Robin Cutler [00:00:09] Hi everyone, welcome to Go Publish Yourself, an IngramSpark podcast. This episode is sponsored by Pub Site, an easy to use website builder, designed specifically for books and authors. It's loaded with book-oriented features, social media support, author tours, blogging, online bookseller links, and even E-commerce. You can sign up for a 14-day free trial and receive a 25% discount for the first 12 months as an IngramSpark author. Hi, everyone, I'm Robin Cutler, Director of IngramSpark.
Justine Bylo [00:00:42] I'm Justine Bylo, the Author Acquisitions Manager for IngramSpark. Hi, Robin.
Robin Cutler [00:00:46] Hey, Justine. Today, we actually have one of my favorite people in the world, he laughs when I say that.
Justine Bylo [00:00:53] It's so true though.
Robin Cutler [00:00:55] It's Craig Gossage, he is the Manager of Premedia Graphics, at Ingram. Craig manages the department that, basically, is responsible for making sure all the files that our authors and publishers upload into our systems are good files, right, Craig?
Craig Gossage [00:01:17] Cover and interior files, both. Surprising, most people don't realize it, but there's actually humans looking at your files. It's not anything automated. We're actually reviewing your files with graphic specialists, making sure it's going to give you the right result, or the best result you can get.
Robin Cutler [00:01:32] I often hear one of the reasons people really like working with IngramSpark, and even Lightning Source, which is our print on demand company, is because the print quality, they think is a little bit higher than some other print on demand.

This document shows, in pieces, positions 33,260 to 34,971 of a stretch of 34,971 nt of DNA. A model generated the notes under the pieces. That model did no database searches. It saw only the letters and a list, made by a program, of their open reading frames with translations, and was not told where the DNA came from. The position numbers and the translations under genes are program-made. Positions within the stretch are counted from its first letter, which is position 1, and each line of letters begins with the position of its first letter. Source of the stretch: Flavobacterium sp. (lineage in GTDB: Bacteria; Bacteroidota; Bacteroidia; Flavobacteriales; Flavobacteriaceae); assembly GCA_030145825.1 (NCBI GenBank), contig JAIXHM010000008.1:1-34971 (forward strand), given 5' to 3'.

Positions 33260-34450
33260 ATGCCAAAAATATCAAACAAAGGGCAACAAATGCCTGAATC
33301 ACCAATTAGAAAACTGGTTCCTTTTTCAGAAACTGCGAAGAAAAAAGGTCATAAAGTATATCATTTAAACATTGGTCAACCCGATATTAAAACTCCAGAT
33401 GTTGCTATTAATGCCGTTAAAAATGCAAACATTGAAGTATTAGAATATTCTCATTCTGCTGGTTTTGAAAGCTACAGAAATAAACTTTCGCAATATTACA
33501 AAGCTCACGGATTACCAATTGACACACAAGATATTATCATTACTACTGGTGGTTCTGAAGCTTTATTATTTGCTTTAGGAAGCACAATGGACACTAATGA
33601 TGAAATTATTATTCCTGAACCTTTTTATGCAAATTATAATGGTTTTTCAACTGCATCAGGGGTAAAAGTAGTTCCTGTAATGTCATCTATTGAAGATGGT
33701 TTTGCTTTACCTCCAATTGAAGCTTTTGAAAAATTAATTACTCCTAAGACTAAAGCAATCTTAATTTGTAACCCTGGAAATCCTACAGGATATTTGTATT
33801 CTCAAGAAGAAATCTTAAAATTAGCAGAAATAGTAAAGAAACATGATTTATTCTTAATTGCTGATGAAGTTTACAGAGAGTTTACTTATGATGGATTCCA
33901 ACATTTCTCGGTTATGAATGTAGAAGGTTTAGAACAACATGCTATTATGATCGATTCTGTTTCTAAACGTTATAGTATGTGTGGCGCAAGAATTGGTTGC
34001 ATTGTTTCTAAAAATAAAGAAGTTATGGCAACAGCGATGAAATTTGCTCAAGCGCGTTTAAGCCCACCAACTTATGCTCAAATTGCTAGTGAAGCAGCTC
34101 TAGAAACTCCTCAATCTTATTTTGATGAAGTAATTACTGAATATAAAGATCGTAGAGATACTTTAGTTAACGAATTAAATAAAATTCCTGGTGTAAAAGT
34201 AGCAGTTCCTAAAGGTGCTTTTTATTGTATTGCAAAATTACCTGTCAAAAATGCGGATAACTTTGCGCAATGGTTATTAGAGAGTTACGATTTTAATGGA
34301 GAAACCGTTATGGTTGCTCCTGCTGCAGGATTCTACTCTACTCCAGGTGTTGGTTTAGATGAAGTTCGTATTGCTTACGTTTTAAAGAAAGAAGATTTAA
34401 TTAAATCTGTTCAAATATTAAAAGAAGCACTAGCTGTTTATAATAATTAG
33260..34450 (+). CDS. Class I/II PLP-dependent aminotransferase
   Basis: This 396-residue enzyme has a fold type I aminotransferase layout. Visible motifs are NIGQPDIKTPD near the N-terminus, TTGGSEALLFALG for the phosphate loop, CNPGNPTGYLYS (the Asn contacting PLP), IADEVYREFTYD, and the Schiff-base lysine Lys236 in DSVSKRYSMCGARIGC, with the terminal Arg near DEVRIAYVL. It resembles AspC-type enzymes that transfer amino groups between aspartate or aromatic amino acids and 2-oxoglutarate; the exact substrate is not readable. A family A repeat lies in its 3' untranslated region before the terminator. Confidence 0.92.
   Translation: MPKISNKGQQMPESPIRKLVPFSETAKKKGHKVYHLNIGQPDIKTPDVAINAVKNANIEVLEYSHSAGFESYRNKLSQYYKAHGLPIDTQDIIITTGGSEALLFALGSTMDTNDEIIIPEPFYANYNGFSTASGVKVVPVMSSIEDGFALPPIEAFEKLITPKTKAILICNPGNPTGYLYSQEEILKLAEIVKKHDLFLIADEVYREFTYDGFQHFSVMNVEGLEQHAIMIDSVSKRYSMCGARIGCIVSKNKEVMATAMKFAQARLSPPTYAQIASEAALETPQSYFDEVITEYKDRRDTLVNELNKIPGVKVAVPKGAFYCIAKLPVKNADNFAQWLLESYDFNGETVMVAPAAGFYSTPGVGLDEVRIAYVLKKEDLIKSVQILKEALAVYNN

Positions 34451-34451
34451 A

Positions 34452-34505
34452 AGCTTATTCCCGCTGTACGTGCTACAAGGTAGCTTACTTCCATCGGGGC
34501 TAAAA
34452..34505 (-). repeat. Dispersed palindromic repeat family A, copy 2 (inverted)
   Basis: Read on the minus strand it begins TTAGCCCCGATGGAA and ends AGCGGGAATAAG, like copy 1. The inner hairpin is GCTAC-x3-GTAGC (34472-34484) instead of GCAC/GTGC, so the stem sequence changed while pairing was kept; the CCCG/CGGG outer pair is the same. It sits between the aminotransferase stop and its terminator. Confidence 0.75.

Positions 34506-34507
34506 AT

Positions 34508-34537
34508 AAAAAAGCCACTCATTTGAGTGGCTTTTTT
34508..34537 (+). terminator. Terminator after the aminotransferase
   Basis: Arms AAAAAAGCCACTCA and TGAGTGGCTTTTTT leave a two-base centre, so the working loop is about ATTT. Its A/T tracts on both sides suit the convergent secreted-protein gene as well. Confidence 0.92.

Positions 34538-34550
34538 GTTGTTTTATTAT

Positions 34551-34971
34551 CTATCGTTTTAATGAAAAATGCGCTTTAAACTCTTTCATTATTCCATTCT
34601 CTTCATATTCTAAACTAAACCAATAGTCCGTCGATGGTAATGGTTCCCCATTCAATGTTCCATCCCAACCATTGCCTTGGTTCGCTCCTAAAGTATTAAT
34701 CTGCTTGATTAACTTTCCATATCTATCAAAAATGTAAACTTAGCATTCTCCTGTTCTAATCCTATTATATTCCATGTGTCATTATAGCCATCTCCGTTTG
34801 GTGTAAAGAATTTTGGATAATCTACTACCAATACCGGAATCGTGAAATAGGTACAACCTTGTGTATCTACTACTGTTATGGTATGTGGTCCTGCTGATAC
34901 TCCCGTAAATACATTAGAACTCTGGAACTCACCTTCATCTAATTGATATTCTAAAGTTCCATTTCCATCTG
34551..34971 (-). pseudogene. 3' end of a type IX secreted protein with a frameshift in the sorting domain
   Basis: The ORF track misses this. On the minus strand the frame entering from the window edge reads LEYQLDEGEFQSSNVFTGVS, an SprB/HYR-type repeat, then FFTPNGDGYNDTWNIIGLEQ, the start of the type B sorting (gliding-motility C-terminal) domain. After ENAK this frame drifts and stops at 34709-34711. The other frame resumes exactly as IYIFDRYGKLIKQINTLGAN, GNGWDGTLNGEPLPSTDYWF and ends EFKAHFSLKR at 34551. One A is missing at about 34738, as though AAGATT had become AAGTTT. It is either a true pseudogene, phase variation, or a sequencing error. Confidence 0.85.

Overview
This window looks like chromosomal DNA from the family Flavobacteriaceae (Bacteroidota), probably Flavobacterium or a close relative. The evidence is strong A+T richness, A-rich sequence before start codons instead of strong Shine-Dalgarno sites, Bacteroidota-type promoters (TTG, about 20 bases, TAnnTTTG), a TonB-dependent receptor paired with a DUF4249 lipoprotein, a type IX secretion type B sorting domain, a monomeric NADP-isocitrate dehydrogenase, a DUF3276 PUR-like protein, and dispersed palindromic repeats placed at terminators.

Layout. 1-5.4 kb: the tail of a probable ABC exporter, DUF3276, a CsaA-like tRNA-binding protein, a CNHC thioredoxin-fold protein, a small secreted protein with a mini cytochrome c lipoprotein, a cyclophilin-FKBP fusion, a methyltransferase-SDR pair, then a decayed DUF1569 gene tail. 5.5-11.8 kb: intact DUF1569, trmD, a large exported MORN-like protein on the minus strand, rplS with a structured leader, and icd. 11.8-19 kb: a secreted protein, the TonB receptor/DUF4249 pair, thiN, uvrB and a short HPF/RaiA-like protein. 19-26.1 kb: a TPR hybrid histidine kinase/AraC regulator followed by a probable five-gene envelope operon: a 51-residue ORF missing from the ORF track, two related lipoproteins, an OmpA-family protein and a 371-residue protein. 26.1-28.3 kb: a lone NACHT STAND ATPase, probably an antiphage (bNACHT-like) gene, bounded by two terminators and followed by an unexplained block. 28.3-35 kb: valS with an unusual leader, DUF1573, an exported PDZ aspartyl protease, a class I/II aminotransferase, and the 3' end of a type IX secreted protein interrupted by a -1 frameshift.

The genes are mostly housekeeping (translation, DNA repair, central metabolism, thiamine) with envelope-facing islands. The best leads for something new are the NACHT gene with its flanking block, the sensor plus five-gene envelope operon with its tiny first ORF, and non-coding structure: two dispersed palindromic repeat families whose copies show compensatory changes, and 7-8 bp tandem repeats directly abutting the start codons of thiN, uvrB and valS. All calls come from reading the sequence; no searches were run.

Craig Gossage [00:01:50] I agree.
Robin Cutler [00:01:51] And it all starts with the file, right, Craig?
Craig Gossage [00:01:53] Right, all starts with the file. That's what we're reviewing them for. A lot of times we send a message back to the publisher, they take it as kind of a stumbling block, or a hurtle to go over, but, really, what we're doing, we're here for you, we're here with you. We're going to try to make sure you're going to get the best result when the book comes out. We're trying to work with you.
Craig Gossage [00:02:20] Well, recommendation is to look at other books in your genre. Go to your bookshelf, go to the library and find a book and kind of mimic what they do. Because that's the standard for that type of book. A poetry book is much different than a textual book than a children's book. It's good to refer to those things. Also, on the website, we have a lot of good support documentation on there. If you're building a cover, we have an automatic cover template generator that creates the cover template just for your book. It's not a generic, for everybody book. It's specifically built for your book.
Robin Cutler [00:02:50] Justine, where does somebody go on the Spark site to find those things that Craig just mentioned?
Justine Bylo [00:02:56] If you go to our resources page, and if you go to tools, you will find all of these really great resources. The cover template generator, that Craig was talking about, is there and also our file creation guide, which I know you love so much, Craig, is on there, as well.
Craig Gossage [00:03:14] Everything you need to know is in the file creation guide.
Justine Bylo [00:03:16] Yes, please read it, please, please, please read it before you submit your files to us.